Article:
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Comoran society and culture reflect the influences of Islam and the traditions of East Africa. The former provides the basis for religion and law; the East African influence is evident in the language, a Swahili dialect, and in a number of pre-Islamic customs. Western, primarily French, influences are also prevalent, particularly in the modern educational sector, the civil service, and cultural affairs.
The Comoran people are a blend of African, Arab, and Malayo-Indonesian elements. A few small communities, primarily in Mahoré, speak Kibushi, a Malagasy dialect. The principal Comoran Swahili dialect, written in Arabic script, is related to the Swahili spoken in East Africa but is not easily intelligible to East African Swahili speakers. Classical Arabic is significant for religious reasons, and French remains the principal language with which the Republic of the Comoros communicates with the rest of the world.
A number of ethnically distinguishable groups are found: the Arabs, descendants of Shirazi settlers, who arrived in significant numbers in the fifteenth century; the Cafres, an African group that settled on the islands before the coming of the Shirazi; a second African group, the Makoa, descendants of slaves brought by the Arabs from the East African coast; and three groups of Malayo-Indonesian peoples—the Oimatsaha, the Antalotes, and the Sakalava, the latter having settled largely on Mahoré. Intermarriage has tended to blur the distinctions among these groups, however. Creoles, descendants of French settlers who intermarried with the indigenous peoples, form a tiny but politically influential group on Mahoré, numbering no more than about 100 on that island. They are predominantly Roman Catholic and mainly cultivate small plantations. In addition, a small group of people descended in part from the Portuguese sailors who landed on the Comoro Islands at the beginning of the sixteenth century are reportedly living around the town of Tsangadjou on the east coast of Njazidja.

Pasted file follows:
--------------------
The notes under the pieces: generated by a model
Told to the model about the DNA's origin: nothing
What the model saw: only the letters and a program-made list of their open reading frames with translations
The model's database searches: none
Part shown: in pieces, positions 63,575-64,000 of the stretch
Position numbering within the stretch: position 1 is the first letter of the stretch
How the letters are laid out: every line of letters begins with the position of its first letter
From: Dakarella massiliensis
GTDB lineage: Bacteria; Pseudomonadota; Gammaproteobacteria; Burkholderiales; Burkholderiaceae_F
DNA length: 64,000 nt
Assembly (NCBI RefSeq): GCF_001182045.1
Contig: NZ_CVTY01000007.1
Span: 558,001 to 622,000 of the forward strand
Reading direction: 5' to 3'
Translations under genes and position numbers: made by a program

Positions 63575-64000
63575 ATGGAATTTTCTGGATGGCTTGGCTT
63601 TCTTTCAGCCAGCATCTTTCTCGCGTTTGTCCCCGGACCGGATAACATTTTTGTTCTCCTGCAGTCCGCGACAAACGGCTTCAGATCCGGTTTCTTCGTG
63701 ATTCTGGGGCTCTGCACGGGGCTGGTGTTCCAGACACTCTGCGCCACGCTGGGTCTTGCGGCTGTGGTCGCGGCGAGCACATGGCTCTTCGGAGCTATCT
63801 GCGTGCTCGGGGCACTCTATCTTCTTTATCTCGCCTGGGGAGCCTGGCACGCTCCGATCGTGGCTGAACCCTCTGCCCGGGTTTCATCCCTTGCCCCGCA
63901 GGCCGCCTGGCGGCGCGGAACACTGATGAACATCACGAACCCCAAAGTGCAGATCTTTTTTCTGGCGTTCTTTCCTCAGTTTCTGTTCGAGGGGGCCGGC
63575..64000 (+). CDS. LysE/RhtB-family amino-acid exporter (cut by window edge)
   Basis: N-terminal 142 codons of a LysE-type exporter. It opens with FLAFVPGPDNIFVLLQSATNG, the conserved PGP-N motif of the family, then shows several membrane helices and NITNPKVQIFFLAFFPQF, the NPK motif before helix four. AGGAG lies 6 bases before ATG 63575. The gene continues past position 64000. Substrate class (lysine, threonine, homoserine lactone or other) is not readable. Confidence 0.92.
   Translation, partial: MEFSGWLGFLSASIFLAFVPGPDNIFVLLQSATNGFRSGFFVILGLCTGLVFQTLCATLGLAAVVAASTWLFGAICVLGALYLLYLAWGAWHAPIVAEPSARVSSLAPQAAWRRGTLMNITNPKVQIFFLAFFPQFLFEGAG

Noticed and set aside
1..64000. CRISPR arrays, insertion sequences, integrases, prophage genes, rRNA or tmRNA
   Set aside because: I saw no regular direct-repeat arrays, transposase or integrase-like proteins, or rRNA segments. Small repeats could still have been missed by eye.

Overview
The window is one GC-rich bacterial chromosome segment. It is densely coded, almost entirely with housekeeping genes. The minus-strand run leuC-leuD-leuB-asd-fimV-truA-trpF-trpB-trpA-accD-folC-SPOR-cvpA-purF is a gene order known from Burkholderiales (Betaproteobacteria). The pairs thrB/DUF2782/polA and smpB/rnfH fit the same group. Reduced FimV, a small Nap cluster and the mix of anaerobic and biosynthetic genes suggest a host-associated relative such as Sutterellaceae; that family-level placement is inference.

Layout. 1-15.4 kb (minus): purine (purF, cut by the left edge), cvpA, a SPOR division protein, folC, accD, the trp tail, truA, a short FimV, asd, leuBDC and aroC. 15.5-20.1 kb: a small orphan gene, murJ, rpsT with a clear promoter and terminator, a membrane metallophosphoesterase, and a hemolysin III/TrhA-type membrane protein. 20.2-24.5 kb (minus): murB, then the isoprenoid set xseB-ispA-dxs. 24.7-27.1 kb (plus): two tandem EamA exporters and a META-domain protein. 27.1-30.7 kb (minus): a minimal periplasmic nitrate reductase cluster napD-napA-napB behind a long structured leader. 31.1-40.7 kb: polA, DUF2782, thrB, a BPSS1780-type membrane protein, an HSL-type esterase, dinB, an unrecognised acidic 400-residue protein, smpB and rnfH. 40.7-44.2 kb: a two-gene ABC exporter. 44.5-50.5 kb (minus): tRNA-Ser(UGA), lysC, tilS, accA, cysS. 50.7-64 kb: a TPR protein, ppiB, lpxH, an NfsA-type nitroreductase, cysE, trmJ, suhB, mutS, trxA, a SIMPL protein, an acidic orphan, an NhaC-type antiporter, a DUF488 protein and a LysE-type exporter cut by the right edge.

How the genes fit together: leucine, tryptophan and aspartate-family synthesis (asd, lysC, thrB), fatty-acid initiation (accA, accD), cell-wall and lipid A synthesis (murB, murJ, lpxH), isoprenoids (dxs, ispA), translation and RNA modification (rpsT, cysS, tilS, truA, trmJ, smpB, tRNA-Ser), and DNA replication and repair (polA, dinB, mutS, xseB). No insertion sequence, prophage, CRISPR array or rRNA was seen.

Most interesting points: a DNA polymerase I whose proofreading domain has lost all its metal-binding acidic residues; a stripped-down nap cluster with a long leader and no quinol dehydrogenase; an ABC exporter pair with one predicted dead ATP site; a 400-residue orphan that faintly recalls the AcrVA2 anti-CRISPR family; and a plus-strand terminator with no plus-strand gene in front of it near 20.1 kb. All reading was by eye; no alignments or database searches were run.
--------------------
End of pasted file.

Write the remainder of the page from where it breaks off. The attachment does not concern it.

Shirazi Arab royal clans dominated the islands socially, culturally, and politically from the fifteenth century until the French occupation. Eleven such clans lived on Njazidja, where their power was strongest, and their leaders, the sultans or sharifs, who claimed to be descendants of the Prophet Muhammad, were in a continual state of war until the French occupation. Two similar clans were located on Nzwani, and these clans maintained vassals on Mahoré and Mwali after the Sakalava wiped out the local nobles in the late eighteenth and early nineteenth centuries . Although the clan system was weakened by the economic and social dislocations of the colonial era, the descendants of clan nobles continue to form a major portion of the educated and propertied classes. The pre-independence rivalry of Said Mohamed Cheikh and Prince Said Ibrahim, leaders, respectively, of the conservative Parti Vert and the Parti Blanc, was interpreted by some as a revival of old clan antagonisms. Yet many descendants of nobles live in poverty and apparently have less influence socially and politically on Nzwani than on Njazidja.